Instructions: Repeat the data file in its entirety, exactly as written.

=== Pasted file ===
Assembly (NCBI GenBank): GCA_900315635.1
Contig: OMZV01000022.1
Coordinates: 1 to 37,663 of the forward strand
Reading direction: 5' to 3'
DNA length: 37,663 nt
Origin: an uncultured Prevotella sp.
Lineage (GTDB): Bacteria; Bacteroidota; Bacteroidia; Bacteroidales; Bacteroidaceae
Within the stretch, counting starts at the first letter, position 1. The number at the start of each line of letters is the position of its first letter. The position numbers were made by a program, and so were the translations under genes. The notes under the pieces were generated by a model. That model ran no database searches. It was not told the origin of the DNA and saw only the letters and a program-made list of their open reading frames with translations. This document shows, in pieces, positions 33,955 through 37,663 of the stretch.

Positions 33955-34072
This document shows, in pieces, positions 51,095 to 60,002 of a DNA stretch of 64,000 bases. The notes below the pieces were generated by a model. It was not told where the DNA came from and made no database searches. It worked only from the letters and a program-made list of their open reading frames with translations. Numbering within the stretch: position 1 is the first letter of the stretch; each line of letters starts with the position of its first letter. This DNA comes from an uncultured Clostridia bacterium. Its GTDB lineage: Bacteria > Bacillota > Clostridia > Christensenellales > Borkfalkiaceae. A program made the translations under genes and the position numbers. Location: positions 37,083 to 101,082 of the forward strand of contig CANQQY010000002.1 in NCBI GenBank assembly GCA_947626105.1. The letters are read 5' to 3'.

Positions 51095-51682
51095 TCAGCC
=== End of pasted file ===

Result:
Assembly (NCBI GenBank): GCA_900315635.1
Contig: OMZV01000022.1
Coordinates: 1 to 37,663 of the forward strand
Reading direction: 5' to 3'
DNA length: 37,663 nt
Origin: an uncultured Prevotella sp.
Lineage (GTDB): Bacteria; Bacteroidota; Bacteroidia; Bacteroidales; Bacteroidaceae
Within the stretch, counting starts at the first letter, position 1. The number at the start of each line of letters is the position of its first letter. The position numbers were made by a program, and so were the translations under genes. The notes under the pieces were generated by a model. That model ran no database searches. It was not told the origin of the DNA and saw only the letters and a program-made list of their open reading frames with translations. This document shows, in pieces, positions 33,955 through 37,663 of the stretch.

Positions 33955-34072
This document shows, in pieces, positions 51,095 to 60,002 of a DNA stretch of 64,000 bases. The notes below the pieces were generated by a model. It was not told where the DNA came from and made no database searches. It worked only from the letters and a program-made list of their open reading frames with translations. Numbering within the stretch: position 1 is the first letter of the stretch; each line of letters starts with the position of its first letter. This DNA comes from an uncultured Clostridia bacterium. Its GTDB lineage: Bacteria > Bacillota > Clostridia > Christensenellales > Borkfalkiaceae. A program made the translations under genes and the position numbers. Location: positions 37,083 to 101,082 of the forward strand of contig CANQQY010000002.1 in NCBI GenBank assembly GCA_947626105.1. The letters are read 5' to 3'.

Positions 51095-51682
51095 TCAGCC